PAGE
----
Friday, May 27, 2016

Guthrie, OK

89er Days, Guthrie, OK

As Susie's health has improved, we decided to to take another Tuzigoot trip.  Our destination was Guthrie, OK, a town that was established on April 22, 1889, when settlers raced to claim land in central Oklahoma (known as Unassigned Lands; various Indian tribes had been assigned to much of the land in the Oklahoma Territory).  Guthrie became the state capital until Oklahoma City stole it away.

Here's a display in Guthrie's Territorial Museum showing how the many tribes were assigned and gathered in Oklahoma.

Guthrie's 89er Days celebration includes a carnival, rodeo, car show, street food, and a parade on Saturday, April 23.

We left home on April 20th, stopped in Santa Rosa, NM, for lunch at the Love's Travel Center that son Jeff Hinkle is now managing, and then drove on to an RV park on the east side of Amarillo for the night.  One feature  to note is that the I-40 corridor across the TX Panhandle is lined with wind turbines all the way.  Quite a sight.

On Thursday we drove on to Guthrie, setting up camp at an RV park just west of town.

On Friday my sister, Connie, and her husband, Tom, came up from their home in Edmond and we rendezvoused with my sister, Verla, who is a Guthrie resident and promoter, then strolled through the car show spread out on city streets.  Nephews Peter Collins and Sterling Raines joined us for dinner at a really good barbecue joint, Stables Cafe, in a building that was once stables in downtown Guthrie.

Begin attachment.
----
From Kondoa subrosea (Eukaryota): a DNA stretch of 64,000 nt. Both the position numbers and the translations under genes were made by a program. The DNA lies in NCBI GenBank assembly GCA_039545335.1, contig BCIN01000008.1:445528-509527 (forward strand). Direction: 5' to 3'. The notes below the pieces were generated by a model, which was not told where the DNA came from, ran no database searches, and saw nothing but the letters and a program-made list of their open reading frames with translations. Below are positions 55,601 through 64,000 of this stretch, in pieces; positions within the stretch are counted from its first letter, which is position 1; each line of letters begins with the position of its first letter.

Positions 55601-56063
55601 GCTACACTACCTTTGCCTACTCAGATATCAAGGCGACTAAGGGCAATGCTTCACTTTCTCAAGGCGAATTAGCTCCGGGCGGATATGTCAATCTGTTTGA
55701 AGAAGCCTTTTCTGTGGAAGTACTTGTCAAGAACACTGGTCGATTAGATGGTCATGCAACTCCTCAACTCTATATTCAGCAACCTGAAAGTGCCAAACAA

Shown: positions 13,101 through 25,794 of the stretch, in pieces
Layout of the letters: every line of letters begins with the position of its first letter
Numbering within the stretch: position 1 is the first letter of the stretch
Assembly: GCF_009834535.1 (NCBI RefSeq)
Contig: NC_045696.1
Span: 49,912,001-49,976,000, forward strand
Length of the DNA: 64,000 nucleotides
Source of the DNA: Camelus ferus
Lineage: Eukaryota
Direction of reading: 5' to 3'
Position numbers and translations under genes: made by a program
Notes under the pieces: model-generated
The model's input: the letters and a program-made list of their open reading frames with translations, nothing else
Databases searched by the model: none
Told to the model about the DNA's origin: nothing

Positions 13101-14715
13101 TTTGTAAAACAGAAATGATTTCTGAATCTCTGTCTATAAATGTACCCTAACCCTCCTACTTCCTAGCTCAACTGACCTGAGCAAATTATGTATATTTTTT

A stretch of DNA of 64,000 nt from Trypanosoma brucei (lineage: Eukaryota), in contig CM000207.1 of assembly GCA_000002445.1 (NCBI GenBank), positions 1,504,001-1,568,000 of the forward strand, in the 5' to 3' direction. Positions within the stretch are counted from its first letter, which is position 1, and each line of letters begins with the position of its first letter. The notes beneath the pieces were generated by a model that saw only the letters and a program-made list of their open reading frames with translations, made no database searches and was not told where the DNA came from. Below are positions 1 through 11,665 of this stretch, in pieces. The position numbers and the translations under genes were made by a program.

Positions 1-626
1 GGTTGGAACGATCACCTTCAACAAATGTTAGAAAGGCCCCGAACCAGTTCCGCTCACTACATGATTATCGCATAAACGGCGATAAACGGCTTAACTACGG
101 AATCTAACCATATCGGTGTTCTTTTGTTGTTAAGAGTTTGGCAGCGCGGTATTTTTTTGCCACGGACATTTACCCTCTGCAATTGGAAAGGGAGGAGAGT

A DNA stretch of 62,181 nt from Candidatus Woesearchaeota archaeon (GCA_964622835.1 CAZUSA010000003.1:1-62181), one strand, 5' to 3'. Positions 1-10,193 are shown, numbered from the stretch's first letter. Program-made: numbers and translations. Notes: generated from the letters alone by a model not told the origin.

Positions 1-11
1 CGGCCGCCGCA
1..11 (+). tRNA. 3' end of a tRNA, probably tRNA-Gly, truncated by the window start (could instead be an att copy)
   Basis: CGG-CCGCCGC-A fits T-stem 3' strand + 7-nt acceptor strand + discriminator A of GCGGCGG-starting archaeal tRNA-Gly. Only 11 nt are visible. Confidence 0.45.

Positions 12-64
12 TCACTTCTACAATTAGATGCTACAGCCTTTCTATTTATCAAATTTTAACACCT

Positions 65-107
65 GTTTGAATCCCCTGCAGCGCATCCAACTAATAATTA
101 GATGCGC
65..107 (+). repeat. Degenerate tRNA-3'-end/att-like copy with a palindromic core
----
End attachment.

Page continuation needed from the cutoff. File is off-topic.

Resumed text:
Saturday was the main event - the 89er Day parade.  I never saw so many Shriners, zipping around on all sorts of motorized vehicles.

There were dance troupes.


and, of course, Fire Engines

Lots of excitement and lots of noise.  Lasted about two hours.

There are many fine old buildings in Guthrie.  Some examples:

 (I've probably posted some of these after previous trips to Guthrie.  You can Google Guthrie for more city pictures.)

The historic marker outside this building, which had most recently been a Chinese restaurant, but now closed, said that this building was built to be a two-story toilet.  I'll leave its interior design, early 1900s, to your imagination.  Do you suppose that historic marker was bad for restaurant business?

Sunday we went to Cowboy Church with Verla in nearby Perkins, OK, then gathered at Connie's in the afternoon.  Five of Connie and Tom's six sons with spouses and children came over too, and it was good to see all of them.

Going home, we again spent a night in Amarillo, different RV park, and had dinner with our friends, former Albuquerqueans, Sue and Roy Sooter.  Routine trip home the next day.  Tuzigoot took good care of us.

We'll be in touch.

Rob and susie

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